Several favorable business tax provisions have a limited shelf life that may dictate taking action between now and year-end. Here are the most important ones.
Bigger Section 179 Deduction. Your business may be able to take advantage of the temporarily increased Section 179 deduction. Under the Section 179 deduction privilege, an eligible business can often claim first-year depreciation write-offs for the entire cost of new and used equipment and software additions. For tax years beginning in 2013, the maximum Section 179 deduction is a whopping $500,000. For tax years beginning in 2014, however, the maximum deduction is scheduled to drop back to only $25,000.
Note: Watch out if your business is already expected to have a tax loss for the year (or close) before considering any Section 179 deduction. You cannot claim a Section 179 write-off that would create or increase an overall business loss. Please contact us if you think this might be an issue for your operation.
Section 179 Deduction for Real Estate. Real property improvement costs are generally ineligible for the Section 179 deduction privilege. However, a temporary exception applies to tax years beginning in 2010– 2013. Under the exception, your business can immediately claim a Section 179 deduction of up to $250,000 of qualified improvement costs for (1) interiors of leased nonresidential buildings, (2) restaurant buildings, and (3) interiors of retail buildings. The $250,000 Section 179 allowance for real estate improvements is part of the overall $500,000 allowance. Unless extended, this real estate break will not be available for tax years beginning after 2013.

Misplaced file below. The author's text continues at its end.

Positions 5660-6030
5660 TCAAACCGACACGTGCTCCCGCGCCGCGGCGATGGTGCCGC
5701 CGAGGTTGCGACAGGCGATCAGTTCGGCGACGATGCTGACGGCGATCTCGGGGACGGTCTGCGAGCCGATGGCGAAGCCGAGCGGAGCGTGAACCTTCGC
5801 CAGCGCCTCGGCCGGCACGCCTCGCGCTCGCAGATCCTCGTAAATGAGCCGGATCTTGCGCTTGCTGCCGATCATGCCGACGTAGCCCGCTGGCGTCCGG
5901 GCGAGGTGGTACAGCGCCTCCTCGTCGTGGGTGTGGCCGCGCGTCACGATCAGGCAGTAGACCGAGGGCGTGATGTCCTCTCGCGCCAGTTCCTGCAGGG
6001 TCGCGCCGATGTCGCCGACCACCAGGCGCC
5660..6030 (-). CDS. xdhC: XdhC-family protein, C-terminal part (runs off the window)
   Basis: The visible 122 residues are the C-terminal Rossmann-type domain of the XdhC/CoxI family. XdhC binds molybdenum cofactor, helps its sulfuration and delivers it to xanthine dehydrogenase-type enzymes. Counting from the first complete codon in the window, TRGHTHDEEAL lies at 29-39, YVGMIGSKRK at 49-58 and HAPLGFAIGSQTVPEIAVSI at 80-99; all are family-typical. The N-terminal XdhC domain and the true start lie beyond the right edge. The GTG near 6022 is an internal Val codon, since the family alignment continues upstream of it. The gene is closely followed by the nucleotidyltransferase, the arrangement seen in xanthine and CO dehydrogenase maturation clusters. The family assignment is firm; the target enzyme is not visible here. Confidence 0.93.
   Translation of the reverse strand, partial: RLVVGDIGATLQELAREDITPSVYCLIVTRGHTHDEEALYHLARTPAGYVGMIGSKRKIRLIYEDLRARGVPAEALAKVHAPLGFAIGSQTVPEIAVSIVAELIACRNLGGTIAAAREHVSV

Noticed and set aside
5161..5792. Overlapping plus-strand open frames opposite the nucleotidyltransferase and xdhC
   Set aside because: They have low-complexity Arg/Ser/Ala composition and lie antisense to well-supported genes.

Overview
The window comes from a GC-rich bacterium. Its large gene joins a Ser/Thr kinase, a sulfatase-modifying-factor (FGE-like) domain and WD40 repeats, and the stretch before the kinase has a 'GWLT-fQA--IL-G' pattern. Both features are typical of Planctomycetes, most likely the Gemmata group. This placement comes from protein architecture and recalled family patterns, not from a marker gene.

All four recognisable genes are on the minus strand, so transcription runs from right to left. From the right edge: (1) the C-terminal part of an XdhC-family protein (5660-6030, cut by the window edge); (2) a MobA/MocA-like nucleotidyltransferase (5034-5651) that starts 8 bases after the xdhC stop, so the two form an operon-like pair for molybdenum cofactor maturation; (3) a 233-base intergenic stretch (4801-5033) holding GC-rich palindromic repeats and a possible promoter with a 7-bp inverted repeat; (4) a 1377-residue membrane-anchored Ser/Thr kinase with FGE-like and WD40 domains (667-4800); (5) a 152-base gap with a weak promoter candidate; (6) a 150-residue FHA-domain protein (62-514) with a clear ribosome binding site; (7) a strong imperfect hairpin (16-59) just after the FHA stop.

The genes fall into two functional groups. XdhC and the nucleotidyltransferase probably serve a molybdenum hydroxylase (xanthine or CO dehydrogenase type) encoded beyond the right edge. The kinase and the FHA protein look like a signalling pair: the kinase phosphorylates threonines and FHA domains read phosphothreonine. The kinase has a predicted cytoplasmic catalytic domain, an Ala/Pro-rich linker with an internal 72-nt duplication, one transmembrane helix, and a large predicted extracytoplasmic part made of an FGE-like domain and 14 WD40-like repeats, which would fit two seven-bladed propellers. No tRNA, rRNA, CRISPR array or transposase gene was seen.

Note: Once again, watch out if your business is already expected to have a tax loss for the year (or is close to it) before considering any Section 179 deduction. You can’t claim a Section 179 write-off that would create or increase an overall business tax loss.
50% First-year Bonus Depreciation. Above and beyond the Section 179 deduction, your business can claim first-year bonus depreciation equal to 50% of the cost of most new (not used) equipment and software placed in service by December 31 of this year. For a new passenger auto or light truck that’s used for business and is subject to the luxury auto depreciation limitations, the 50% bonus depreciation break increases the maximum first-year depreciation deduction by $8,000. The 50% bonus depreciation break will expire at year-end unless Congress extends it.
Note: 50% bonus depreciation deductions can create or increase a Net Operating Loss (NOL) for your business’s 2013 tax year. You can then carry back the NOL to 2012 and/or 2011 and collect a refund of taxes paid in one or both those years.
100% Gain Exclusion for Qualified Small Business Stock Issued This Year. The fiscal cliff legislation enacted earlier this year extended the temporary 100% gain exclusion privilege for eligible sales of Qualified Small Business Corporation (QSBC) stock issued in calendar-year 2013. So, there is a short fuse on stock issuances that will qualify for the 100% gain exclusion break, unless Congress extends it.
Note: QSBC shares must be held for more than five years to be eligible for the 100% gain exclusion break, so we are talking about sales that will occur well down the road.